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Justify handloads for SD based on quality control?

Discussion in 'GATE Self-Defense Forum' started by CDW4ME, Sep 3, 2011.

  1. CDW4ME


    Likes Received:
    Jun 5, 2009
    No Mag Limit USA
    In one caliber, I personally had a factory Winchester Ranger T squib load; Winchester subsequently replaced that case of ammunition.

    I've seen a thread where primers were backing out of factory Hornady ammunition, locked up the revolver.

    I recently saw a magazine AD warning of a recall on some factory Remington ammunition.

    If a person was (is) concerned about the quality control of factory ammunition and used handloads because they could assure all of the ammunition had an appropriate powder charge, would this be a legitimate defendable reason for using handloads?

    I have some 185 gr. 45 acp handloads that I made with Hornady XTP bullets, new brass and carefully loaded it on a single stage press, visually checking each power charge and pulling random rounds to check OAL.
    Quality control is beyond outstanding, IMO.
    I checked velocity over my chrono and my handload is within 10 fps average of a Remington 185 gr. factory load, but my handload produces much less flash / blast.
    I trust this ammunition to feed & fire and have tested 200+ rounds of it in my pistol.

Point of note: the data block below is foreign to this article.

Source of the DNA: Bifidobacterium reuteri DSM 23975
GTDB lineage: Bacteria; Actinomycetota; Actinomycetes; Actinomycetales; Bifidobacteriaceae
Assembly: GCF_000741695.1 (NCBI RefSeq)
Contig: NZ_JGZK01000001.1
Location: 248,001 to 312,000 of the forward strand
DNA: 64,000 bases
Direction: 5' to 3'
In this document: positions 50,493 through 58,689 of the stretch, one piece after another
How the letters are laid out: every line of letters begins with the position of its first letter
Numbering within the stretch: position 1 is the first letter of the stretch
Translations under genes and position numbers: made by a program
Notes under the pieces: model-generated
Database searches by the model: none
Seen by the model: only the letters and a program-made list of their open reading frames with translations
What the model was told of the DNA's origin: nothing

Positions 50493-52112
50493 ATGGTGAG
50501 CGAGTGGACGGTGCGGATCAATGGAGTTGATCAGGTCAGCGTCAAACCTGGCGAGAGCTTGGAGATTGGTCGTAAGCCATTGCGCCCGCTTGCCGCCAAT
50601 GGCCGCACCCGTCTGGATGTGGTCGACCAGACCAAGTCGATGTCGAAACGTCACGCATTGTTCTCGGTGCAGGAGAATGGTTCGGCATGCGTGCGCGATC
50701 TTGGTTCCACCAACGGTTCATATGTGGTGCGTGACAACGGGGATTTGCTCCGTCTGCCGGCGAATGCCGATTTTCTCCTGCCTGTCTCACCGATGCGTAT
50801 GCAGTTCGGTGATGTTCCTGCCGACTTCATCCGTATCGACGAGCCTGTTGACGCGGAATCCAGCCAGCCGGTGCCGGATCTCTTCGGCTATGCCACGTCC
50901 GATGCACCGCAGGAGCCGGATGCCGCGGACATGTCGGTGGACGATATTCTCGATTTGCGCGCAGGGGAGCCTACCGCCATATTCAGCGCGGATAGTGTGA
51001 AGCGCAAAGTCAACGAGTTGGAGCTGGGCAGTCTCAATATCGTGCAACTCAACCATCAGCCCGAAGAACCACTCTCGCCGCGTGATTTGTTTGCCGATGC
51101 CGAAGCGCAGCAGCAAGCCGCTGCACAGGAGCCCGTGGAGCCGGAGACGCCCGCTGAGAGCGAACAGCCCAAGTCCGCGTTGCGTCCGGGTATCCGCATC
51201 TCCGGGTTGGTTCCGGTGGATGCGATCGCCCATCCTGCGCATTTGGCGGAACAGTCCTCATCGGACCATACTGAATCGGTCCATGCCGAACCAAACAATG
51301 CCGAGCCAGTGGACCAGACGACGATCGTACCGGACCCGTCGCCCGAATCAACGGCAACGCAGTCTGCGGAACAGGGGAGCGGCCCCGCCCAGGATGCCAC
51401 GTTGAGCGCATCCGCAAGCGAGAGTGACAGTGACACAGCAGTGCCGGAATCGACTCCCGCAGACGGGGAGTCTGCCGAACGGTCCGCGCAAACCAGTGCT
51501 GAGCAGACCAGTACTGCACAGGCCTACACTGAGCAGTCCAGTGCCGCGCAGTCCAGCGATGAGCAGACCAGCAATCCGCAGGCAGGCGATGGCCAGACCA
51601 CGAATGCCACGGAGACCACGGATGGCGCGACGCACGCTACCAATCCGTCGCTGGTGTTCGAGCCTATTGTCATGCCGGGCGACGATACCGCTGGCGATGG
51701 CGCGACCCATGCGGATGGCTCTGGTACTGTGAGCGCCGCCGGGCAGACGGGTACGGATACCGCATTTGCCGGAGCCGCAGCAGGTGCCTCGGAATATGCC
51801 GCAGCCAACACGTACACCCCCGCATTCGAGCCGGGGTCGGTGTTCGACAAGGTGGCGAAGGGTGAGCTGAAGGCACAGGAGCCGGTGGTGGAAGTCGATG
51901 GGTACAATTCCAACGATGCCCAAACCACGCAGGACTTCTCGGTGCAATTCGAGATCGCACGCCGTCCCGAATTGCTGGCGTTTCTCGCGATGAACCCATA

I am very inclined to use this ammunition for SD.

    Is the quality control rationale defendable / legitimate reason to use handloads (assuming the care I've described) ?

  2. Mas Ayoob

    Mas Ayoob KoolAidAntidote Moderator

    Likes Received:
    Nov 6, 2005
    Oh, it's a perfectly logical reason. Only problem is, it doesn't get past the big concern with handloads for self-defense, which is that you almost certainly won't be able to introduce forensic evidence of gunshot residue testing on your opponent's clothing to determine your distance apart when you shot him. That's often necessary when the surviving assailant's story, or his partner's, or a confused witness's, conflicts with yours.

    No one has yet been able to find a case where a court took a reloader's word (or his records, however meticulous) and allowed in as evidence the testing that could have proven he was telling the truth. That's because there's no third-party verification possible, and it becomes a case of "you can't allow that to come before the jury, Your Honor: the defendant literally manufactured the evidence!"

    There are reams of discussion on this that you'll find in the archives here at GlockTalk. However, may I present an alternate solution.

    It sounds to me as if you craft your carry loads like fine jewelry. Good for you. I assume you also inspect them afterward for things like improperly seated primers, correct OAL, etc.

    Simply DO THE SAME with your factory ammo. Now the improperly seated primer issue is off the table. I assume you weigh each cartridge you complete as one last check to confirm the powder charge is in it: now, SIMPLY DO THE SAME with each factory load you put in your gun. Now the chance of a squib is off the table, too. Whether handloaded or manufactured, of course, you're still depending on a manufacturer to give you a primer that's not a dud, so that's a wash there.

    Hope this helps. Best of luck,